The Arab world has always been seen in western eyes as a place of conquest, to be exploited, controlled and tamed.
When Arab streets exploded with fury, from Tunis to Sanaa, pan-Arabism seemed, then, like a nominal notion. Neither did the so-called ‘Jasmine Revolution’ use slogans that affirmed its Arab identity, nor did angry Egyptian youth raise the banner proclaiming Arab unity atop the high buildings adjacent to Tahrir Square.
Oddly, the Arabism of the ‘Arab Spring’ was almost as if a result of convenience. It was politically convenient for western governments to stereotype Arab nations as if they are exact duplicates of one another, and that national sentiments, identities, expectations and popular revolts are all rooted in the same past and correspond with a precise reality in the present. Thus, many in the west expected that the fall of Zine El Abidine Ben Ali of Tunisia, especially since it was followed by the abdication of Hosni Mubarak of Egypt, would lead to a domino effect. “Who’s next?’ was a pretentious question that many asked, some with no understanding of the region and its complexity.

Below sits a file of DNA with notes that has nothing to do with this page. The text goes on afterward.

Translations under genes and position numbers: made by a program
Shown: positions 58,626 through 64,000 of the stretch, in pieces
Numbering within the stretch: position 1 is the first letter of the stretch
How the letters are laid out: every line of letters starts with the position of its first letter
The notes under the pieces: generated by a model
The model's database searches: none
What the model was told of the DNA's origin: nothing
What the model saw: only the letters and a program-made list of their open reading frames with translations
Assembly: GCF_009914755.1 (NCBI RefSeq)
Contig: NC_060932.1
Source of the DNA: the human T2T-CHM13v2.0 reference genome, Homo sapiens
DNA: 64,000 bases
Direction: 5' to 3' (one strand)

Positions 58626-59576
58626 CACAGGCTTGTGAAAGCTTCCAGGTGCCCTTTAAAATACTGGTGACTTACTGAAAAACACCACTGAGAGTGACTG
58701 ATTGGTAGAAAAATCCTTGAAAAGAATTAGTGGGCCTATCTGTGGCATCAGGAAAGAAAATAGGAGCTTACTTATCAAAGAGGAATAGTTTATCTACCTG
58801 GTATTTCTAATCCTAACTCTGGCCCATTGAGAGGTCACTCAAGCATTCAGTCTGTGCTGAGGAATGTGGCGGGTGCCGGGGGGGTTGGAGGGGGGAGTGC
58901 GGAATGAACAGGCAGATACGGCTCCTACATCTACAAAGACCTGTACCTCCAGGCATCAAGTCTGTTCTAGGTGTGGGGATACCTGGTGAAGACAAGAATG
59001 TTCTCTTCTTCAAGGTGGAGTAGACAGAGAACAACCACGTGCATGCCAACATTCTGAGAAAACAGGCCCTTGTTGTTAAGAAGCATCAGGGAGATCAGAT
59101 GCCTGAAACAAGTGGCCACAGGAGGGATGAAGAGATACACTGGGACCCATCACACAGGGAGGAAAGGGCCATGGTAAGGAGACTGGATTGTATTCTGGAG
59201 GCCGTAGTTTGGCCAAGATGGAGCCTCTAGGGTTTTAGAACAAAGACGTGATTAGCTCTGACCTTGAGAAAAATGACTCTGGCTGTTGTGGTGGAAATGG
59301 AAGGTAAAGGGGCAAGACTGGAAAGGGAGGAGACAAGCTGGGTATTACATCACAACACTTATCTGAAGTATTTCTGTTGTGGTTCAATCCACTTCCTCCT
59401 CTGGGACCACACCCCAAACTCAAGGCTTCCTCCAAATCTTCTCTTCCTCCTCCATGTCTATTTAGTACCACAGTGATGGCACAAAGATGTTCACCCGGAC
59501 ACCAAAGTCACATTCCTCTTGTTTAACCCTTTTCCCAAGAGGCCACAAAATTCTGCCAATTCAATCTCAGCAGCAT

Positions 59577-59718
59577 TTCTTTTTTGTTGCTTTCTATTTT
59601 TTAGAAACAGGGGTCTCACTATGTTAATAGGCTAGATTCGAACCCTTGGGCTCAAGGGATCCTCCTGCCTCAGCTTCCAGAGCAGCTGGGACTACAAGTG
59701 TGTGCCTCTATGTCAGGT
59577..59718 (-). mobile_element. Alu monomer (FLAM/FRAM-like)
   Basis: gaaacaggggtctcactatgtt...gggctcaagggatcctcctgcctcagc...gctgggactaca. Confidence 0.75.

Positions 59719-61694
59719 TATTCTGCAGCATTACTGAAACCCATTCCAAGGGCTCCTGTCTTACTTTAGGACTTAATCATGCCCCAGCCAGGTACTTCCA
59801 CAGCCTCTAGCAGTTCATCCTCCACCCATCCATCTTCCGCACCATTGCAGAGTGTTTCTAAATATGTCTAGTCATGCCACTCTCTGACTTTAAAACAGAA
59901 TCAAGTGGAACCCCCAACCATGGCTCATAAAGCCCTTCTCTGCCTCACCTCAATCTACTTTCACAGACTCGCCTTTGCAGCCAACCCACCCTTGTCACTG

After initial hesitation, the US, along with its western allies, moved quickly to influence the outcome in some Arab countries. Their mission was to ensure a smooth transition in countries whose fate had been decided by the impulsive revolts, to speed up the toppling of their enemies and to prop up their allies so that they would not suffer a similar fate.
The outcome was real devastation. Countries where the west and their allies—and, expectedly enemies were involved—became infernos, not of revolutionary fervor, but of militant chaos, terrorism and unabated wars. Libya, Syria and Yemen are the obvious examples.
In a way, the west, its media and allies assigned themselves as gatekeepers of determining, not only the fate of the Arabs, but in molding their identities as well. Coupled with the collapse of the whole notion of nationhood in some Arab countries—Libya, for example—the US is now taking upon itself the responsibility of devising future scenarios of broken down Arab states.
In his testimony before a US Senate committee to discuss the Syria ceasefire, Secretary of State, John Kerry revealed that his country is preparing a ‘Plan B” should the ceasefire fail. Kerry refrained from offering specifics; however, he offered clues. It may be “too late to keep Syria as a whole, if we wait much longer,” he indicated.